A regular feature in almost publication has been a comparison of India’s slow economic growth and, until recently, China’s rapid progress. Yet, in 1988, both countries had similar living standards. As things stand, it is undoubtedly a tale of two countries and two systems. Supporters of India can point to the democratic nature of the country’s development while ignoring the slow pace of change. China’s supporters point to exceptional poverty reduction, urbanization, and infrastructure developments while ignoring the social, religious, and environmental costs these efforts have created.
However, popular media has ignored the fact the individual starting points of the two nations, a gap which this book fills. This study examines how China’s economic reforms was initiated with Deng Xiaoping’s fang-shou (‘letting go’ and ‘tightening up’) efforts between 1978 and 1989. However, until 1989 China had nothing much to demonstrate compare with India. Both countries had similar per head national income but India was technologically much superior to China. The reforms in China then accelerated in a sustained manner—be it the Family Responsibility System that transformed agriculture, the opening up of the industrial sector for the growth of local enterprises and foreign investments, or the substantial effort to make state-owned enterprises more efficient.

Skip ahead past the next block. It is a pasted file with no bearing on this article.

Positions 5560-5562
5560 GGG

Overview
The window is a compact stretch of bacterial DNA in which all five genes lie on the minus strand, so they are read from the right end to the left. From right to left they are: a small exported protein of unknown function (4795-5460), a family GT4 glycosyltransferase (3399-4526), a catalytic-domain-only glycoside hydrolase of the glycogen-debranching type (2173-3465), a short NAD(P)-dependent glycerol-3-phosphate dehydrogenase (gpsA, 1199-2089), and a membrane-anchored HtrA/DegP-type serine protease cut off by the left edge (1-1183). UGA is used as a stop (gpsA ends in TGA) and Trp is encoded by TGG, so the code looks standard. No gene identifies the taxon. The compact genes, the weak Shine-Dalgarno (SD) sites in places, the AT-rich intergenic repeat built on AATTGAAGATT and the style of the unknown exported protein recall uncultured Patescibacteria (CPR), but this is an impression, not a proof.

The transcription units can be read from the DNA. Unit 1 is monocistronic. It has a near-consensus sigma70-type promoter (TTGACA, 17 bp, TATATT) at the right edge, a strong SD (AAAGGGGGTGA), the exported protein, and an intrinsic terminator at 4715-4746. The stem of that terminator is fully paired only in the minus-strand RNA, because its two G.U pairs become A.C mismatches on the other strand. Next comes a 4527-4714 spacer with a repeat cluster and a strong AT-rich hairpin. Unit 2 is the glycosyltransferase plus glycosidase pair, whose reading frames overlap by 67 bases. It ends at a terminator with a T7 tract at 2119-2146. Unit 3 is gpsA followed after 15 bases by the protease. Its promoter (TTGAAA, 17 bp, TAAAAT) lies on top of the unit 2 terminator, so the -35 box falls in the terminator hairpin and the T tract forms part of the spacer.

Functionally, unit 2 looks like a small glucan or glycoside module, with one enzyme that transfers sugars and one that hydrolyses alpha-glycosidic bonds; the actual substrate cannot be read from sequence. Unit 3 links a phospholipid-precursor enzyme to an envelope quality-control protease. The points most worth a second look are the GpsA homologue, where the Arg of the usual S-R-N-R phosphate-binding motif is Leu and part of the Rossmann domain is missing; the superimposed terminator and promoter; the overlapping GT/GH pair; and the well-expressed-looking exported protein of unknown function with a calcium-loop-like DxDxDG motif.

Dipak Basu is professor emeritus of economics at Nagasaki University.
Victoria Miroshnik is professor of management at Reitaku University.
Chapter 1: Arrival of the Muslims
Chapter 2: India under the Muslim Rule
Chapter 3: East India Сompany’s rule and the Muslims
Chapter 4: The Twentieth Century and the Economic Condition of Muslims
Chapter 5: Jinnah and the Creation of Pakistan
Chapter 6: Gandhi and Creation of Pakistan
Chapter 7: Creation of a Separate State
Chapter 8: Cultural Explanations for the Partition
Chapter 9: A plan to reunite countries in South Asia